NEWS14 March 2018

You must be having a laugh – understanding the nation’s sense of humour

Impact 2018 News Trends UK

UK – British people like nothing more than a chuckle at slapstick humour – but don’t like to admit it, research into the nation’s funnybones reveals.


In a lively workshop session on day two of the MRS conference, Impact 2018, Kate Benson of The Nursery presented the findings of research into what makes people laugh. This involved desk research, questionnaires at comedy venues, work with comedians, a 1,000-person online survey, and sessions with groups of friends.

She said the 100-plus different types of humour could be segmented into nine categories: slapstick, surreal, silly, witty, self-deprecating, sarcastic, dark, offensive and “gross out”.

When people were shown clips of comedy moments and their responses used to determine which of the nine categories struck them most, 49% loved slapstick – explaining the popularity of TV hits such as Miranda, Mr Bean, and Mrs Brown’s Boys. And while some of the clips shown weren’t from broadly slapstick comedies – shows like Fawlty Towers and Blackadder – key moments were very slapstick.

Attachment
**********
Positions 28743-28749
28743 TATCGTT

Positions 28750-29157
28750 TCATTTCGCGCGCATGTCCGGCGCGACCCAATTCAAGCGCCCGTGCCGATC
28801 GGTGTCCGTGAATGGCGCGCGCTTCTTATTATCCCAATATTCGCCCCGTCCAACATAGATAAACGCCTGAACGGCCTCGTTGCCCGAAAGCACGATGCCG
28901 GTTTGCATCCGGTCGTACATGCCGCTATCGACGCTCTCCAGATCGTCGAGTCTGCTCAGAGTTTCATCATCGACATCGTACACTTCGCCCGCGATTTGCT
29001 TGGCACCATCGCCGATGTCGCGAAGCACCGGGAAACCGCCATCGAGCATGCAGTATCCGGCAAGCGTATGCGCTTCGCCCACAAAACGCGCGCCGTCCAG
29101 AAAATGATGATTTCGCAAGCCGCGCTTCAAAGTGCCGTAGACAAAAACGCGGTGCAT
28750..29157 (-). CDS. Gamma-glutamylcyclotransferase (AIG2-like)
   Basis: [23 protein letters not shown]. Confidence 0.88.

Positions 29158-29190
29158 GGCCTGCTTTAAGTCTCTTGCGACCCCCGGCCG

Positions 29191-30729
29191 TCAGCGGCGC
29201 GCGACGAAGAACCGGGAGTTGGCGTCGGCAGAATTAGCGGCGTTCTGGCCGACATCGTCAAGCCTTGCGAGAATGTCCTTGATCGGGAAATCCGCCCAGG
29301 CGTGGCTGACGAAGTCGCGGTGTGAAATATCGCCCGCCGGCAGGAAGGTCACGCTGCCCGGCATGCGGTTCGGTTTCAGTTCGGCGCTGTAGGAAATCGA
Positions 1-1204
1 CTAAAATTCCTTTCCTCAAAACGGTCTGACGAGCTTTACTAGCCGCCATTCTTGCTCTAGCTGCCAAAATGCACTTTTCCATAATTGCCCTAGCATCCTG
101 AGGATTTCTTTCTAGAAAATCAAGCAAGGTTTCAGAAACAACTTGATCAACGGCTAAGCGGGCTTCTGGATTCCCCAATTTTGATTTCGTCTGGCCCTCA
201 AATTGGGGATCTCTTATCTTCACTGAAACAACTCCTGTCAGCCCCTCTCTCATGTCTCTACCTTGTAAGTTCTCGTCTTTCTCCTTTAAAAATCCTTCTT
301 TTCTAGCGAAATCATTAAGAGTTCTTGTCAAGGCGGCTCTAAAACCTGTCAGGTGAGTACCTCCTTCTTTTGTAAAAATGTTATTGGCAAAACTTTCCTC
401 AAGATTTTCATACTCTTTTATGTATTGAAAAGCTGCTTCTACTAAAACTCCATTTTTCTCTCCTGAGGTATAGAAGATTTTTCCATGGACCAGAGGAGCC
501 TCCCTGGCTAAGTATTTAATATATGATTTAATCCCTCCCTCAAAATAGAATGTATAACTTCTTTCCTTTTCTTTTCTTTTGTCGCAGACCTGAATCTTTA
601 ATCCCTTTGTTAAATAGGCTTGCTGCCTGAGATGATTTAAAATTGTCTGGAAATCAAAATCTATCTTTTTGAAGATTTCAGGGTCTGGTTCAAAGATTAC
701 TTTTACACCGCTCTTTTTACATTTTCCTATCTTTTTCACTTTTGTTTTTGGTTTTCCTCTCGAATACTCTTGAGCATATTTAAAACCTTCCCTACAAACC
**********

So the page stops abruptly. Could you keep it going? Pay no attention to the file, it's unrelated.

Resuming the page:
Pauline McGowan of The Nursery said slapstick worked because people didn’t need to think about it, it provided the joy of the unexpected, was timeless, and crossed social boundaries such as age, gender and language.

But most Brits prefer to see themselves as more cerebral, and only 9% self-identify as being slapstick lovers.

The workshop element of the session, supported by comedians Steve Hall, Paul Powell and Dave Cohen, involved members of the audience being divided into groups according to their own comedy profile, and developing campaigns for an imaginary whisky that reflected their sense of humour.

The results ranged from comedian Jo Brand boozing at a kids’ birthday party, to a sweary Malcolm Tucker from The Thick of It tearing strips off Mary Berry over a failed bake, with an expletive-laden tagline.

Session leader Peter Dann said brands were often afraid of using humour in communications, but that, done well – with the right type of humour – it could generate the kind of closeness, memorability or even admiration from consumers that most brands were seeking. He pointed to MoneySupermarket, The Economist and Specsavers as brands that had all identified the right style of humour for their brands and audiences.